Cutting Edge 1/32 F-16A Block 10 Stabilators First Look
|Date of Review||June 2006||Manufacturer||Cutting Edge|
|Subject||F-16A Block 10 Stabilators||Scale||1/32|
|Kit Number||CEC32175||Primary Media||Resin|
|Pros||Easy backdate for any F-16A project||Cons|
|Skill Level||Intermediate||MSRP (USD)||OOP|
Cutting Edge has produced a nice array of 1/32 aftermarket parts for the Tamiya and Academy F-16C kits. Out of the box, the Academy kit will render a Block 40/42/50/52 aircraft, which means that it has the small mouth intake parts and the Pratt and Whitney nozzle. From there, you only need one of Cutting Edge's F-16A tails to render a Block 15, a NATO Block 15, or even an F-16A ADF. You'll also need the F-16A/early F-16C main wheels and main gear doors.
If you'd rather backdate the Tamiya kit, you'll still need the above and one of Cutting Edge's narrow mouth intakes and Pratt nozzles to get there.
After all of the above, you're still only back as far as the Block 15. The Blocks 1, 5 and 10 entered service with the USAF, Belgium, Norway, the Netherlands, and Denmark. While some of these were upgraded to Block 15 standard, many remained in Block 10 configuration and have been traded off to other Air Forces in the Block 10. So what is the distinguishing feature of a Block 1, 5 or 10? The stabilator. The early Vipers had smaller stabilators, but starting with the Block 15, these were significantly enlarged. Look at the image above and see the Cutting Edge Block 10 Stabilator laying over the Block 15 (or better) stabilator. All of the increased area happened on the trailing edge of the stab.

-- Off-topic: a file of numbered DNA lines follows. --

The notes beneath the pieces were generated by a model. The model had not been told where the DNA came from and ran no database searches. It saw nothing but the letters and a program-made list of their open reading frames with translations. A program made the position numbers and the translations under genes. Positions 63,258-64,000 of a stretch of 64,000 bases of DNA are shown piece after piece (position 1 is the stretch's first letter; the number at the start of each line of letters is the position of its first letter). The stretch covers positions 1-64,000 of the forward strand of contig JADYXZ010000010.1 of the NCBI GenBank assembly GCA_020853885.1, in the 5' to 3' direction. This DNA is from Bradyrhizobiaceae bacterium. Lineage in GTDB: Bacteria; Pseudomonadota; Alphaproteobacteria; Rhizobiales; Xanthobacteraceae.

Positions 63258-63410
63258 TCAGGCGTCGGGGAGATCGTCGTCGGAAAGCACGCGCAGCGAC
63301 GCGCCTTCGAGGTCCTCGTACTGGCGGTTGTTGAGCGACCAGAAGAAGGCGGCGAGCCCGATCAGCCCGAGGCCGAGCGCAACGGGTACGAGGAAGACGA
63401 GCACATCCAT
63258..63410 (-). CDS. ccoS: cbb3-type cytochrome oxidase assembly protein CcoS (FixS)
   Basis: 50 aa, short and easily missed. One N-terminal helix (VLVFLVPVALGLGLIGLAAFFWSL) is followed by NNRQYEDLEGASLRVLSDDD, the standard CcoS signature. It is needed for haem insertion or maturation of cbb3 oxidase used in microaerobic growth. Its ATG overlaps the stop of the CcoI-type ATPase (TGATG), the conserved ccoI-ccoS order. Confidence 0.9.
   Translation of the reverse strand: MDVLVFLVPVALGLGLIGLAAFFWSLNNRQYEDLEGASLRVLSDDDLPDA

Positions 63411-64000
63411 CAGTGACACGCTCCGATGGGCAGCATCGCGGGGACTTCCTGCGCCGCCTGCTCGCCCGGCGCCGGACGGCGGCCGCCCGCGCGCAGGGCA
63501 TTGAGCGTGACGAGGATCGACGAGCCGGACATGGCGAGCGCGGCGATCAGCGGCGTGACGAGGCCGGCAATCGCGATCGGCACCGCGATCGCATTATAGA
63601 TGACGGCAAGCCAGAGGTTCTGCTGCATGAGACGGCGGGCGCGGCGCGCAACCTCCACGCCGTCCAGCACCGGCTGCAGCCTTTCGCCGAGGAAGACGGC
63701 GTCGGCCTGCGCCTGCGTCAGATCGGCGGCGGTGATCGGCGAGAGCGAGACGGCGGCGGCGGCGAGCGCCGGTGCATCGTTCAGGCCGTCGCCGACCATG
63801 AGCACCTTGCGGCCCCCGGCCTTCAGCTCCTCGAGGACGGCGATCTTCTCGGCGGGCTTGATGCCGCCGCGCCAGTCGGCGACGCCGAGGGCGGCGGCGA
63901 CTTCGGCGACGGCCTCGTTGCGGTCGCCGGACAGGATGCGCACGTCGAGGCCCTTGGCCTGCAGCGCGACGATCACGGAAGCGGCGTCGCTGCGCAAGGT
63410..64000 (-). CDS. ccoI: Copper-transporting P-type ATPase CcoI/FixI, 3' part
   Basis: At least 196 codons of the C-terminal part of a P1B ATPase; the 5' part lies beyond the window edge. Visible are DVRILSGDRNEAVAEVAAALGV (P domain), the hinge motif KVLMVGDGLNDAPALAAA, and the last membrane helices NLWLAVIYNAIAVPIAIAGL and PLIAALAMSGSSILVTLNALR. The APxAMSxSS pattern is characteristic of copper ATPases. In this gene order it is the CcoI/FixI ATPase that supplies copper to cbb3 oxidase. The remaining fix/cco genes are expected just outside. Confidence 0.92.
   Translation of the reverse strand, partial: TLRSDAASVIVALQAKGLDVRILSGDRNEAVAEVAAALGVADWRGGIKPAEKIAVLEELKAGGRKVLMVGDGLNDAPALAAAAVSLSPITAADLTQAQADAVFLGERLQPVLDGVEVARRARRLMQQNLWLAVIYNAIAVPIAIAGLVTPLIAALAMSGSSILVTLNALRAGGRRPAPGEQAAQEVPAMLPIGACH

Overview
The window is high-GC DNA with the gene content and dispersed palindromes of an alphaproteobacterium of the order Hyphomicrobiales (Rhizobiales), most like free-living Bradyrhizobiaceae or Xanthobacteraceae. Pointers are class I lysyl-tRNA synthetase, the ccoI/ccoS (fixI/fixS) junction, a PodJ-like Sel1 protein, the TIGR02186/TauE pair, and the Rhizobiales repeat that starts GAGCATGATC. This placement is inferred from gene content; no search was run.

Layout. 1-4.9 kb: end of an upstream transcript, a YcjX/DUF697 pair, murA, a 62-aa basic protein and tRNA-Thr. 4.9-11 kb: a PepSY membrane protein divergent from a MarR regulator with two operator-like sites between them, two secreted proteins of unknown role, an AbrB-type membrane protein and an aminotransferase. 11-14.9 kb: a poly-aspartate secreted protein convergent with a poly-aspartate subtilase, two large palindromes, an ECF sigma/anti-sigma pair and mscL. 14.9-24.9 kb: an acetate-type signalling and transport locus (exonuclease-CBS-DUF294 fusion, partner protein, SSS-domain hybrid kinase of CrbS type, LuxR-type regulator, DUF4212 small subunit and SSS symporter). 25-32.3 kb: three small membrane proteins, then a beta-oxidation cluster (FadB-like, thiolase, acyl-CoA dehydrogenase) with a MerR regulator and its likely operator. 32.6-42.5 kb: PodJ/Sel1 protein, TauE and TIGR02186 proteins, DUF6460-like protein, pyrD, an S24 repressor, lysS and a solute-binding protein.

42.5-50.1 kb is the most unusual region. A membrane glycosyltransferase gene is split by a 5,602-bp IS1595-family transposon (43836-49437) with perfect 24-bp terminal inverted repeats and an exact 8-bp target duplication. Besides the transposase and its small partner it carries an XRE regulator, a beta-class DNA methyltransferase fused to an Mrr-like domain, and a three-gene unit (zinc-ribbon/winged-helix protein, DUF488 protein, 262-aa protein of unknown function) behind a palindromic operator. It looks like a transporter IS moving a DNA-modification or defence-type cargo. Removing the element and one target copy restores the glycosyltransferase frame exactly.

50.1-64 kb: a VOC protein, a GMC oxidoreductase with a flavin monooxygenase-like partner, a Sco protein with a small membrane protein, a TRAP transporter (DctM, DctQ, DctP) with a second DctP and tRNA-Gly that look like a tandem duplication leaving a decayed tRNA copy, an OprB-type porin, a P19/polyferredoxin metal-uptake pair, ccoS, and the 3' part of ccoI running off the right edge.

So, if you are looking to backdate one of the new Tamiya or Academy kits into a early F-16A, here is an essential detail you'll need. This will also come in handy if you're backdating the Hasegawa F-16A as well. The parts are cast in gray resin and include a set of anti-static dischargers for each stab in the protected pack.
My sincere thanks to Meteor Productions for this review sample!